squadron again dropped bombs on a
Russian aeroplane station at Panen-
h.lm, on the Wand of Oesel. The
squadron obtained lucky hits, mostly
on the air station itself. In spite of a
heavy fire directed against them, all
our aeroplanes returned safely."
Villista Cache Is Found.
Field Headquarters near Namiquipa,
via wirelesB to Coulmbus, N. M. A
VilliBta cache of machine guns, rifles
and ammunition was unearthed Mon
day in a canyon near here by towns
people of Namiquipa workine under
American direction. The find, which
was officially reported to General J. J.
Pershing, expeditionary commander,
is regarded as important, not only
because of the quantity of armament
discovered, but because it reveals a
change in the spirit manifested toward
the American troocs bv the natives.
Athens "Whoever dreamed to see
the Bulgarian flag supplant the Greek
nag m Macedonia? Just for this we
have maintained mobilization at the
cost of the economic ruin of the coun
try." M. Venizolos, the former premier,
thus writes in the Herald, the Veniiel
ist organ. Feeling runs high over the
Bulgarian invasion of Greece. The
Herald appeared with a black border
as a token of national mourning.
. Texas Militiamen Report.
San Antonio, Texas Rapid decreas
es in the number of Texas National
guardsmen who did not resnond to th
call to mobilize for service on the bor
der were reported Monday at Fort San
Houston, or the original 116 who
were cited for court-martial, only 41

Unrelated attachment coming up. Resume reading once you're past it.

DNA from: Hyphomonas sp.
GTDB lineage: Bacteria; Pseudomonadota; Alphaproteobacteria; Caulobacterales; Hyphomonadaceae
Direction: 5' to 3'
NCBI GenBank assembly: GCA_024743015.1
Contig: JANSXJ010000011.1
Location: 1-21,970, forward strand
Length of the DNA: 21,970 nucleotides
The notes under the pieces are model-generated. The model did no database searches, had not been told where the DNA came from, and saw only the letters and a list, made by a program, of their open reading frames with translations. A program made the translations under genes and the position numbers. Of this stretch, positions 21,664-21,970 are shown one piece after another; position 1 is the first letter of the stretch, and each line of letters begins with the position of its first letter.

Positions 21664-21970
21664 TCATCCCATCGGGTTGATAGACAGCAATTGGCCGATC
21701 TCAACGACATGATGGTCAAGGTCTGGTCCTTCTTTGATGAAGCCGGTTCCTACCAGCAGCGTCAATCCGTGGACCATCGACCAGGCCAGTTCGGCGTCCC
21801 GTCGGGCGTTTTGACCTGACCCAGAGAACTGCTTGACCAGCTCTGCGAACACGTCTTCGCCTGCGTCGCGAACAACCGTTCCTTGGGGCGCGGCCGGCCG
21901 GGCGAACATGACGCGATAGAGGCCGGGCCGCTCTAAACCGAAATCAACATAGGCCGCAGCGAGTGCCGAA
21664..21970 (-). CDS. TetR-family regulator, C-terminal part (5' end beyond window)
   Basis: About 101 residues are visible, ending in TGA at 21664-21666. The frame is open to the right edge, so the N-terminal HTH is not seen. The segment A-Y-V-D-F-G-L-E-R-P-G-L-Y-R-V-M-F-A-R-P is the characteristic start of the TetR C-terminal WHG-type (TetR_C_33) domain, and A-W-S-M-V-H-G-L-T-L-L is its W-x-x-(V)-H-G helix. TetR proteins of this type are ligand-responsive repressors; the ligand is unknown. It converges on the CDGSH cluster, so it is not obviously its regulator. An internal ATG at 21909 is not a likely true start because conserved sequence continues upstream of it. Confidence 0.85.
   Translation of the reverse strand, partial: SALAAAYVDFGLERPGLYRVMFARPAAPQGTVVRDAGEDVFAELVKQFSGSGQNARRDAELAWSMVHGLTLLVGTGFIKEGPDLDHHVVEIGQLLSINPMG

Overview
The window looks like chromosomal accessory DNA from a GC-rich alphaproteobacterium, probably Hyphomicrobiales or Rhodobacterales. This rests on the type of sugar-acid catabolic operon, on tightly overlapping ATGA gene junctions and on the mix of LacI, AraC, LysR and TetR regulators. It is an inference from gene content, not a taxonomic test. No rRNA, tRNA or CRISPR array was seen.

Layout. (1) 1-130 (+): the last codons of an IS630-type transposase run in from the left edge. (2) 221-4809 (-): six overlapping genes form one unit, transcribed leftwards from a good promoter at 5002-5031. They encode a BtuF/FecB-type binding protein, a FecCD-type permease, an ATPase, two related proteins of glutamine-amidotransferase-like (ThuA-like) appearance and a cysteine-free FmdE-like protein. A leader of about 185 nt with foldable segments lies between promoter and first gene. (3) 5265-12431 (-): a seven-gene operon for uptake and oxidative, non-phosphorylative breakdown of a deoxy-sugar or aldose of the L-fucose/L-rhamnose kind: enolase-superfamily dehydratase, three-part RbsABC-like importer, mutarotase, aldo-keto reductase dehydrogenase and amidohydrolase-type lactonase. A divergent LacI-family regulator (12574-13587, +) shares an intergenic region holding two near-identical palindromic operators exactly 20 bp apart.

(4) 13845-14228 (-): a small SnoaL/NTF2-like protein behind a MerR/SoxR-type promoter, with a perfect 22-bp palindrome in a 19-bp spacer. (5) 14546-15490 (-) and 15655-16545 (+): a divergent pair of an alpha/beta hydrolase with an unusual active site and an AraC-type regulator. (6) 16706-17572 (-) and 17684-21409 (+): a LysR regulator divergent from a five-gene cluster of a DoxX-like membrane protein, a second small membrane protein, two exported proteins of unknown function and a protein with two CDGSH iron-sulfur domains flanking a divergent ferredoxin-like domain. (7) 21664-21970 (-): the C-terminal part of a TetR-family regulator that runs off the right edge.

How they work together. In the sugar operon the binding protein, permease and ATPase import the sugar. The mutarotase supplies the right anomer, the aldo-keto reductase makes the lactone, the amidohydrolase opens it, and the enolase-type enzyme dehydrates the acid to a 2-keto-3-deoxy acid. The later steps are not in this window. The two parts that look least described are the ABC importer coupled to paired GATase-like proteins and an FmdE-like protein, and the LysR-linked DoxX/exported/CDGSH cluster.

remain who still are liable for trial
and it is confidently expected that be
fore the hearing opens next week the
number will be reduced to leu than a
v. - a,
Hub It in
Balsam of Myrrh
For GalU, Wire
Strain. Bunches, ,
Thrush. Old Sores,
Nail Wounds, Foot Rot,
Fistula. Bleeding, Etc., Etc,
Made Since 1846. 1f?tt
Price.2Se.50c and $1.00
n OB WRITE
All Dealers S'ysss.s
Shattering Auto Records.
Shattering all existing records be
tween Portland and Spokane, F. W.
Vogler, northwest representative of
the Reo line, and H. C. Harris, factory
representative of the line, arrived in
Spokane Tuesday in a 1916 Reo four
cylinder touring car. The actual run
ning time between Portland and Spo
kane was 20 hours and 69 minutes for
a distance slightly In excess of 475
miles, an average speed of almost 23
miles an hour over all kinds of roads.
Not satisfied with making a Portland-Spokane
record, Mr. Vogler and
Mr. Harris also set marks between
Pendleton and Dayton and Colfax and
Spokane. They made the run from
Pendleton to Dayton In two hours and
38 minutes and drove from Colfax to
Spokane in two hours and three min
utes. It Is seldom that the trip from Port
land to Spokane is attempted by auto
mobile and because It has been made
so few times many motorists think it
can not be made. According to Mr.
Vogler it is as nice a three-day tour
as there is in the northwest, the, scen
ery along the route comparing favor
ably with any in the country.
By All Means-TRY
"Rafferty," said Mr. Dolan, "what
would be your feelln's If you should
hear a man speaking with disrespect
of the American flag?"
"My feelings would be those of great
delight. I could think of nothin' more
joyous than the pleasure I was going
to take in giving him a licking."
WIFE TOO ILL
IN BED MOST OF TIME
Of General Interest
Her Health Restored by Lydia
E. Pinkham's Vegetable
Indianapolis, Indiana. " My health
was so poor and my constitution so run
down that I could
not work. I was
thin, pale and weak,
weighed but 109
pounds and was in
bed moat of the
time. I began tak
ing Lydia E. Pink
Compound and five
months later I
weighed 133 pounds.
I do all the house
work and washing for eleven and I can
truthfully say Lydia E. Pinkham's Veg
etable Compound has been a godsend
to me for I would have been in my grave
today but for it I would tell all wo
men suffering as I was to try your valu
able remedy." Mrs. Wm. Green, 832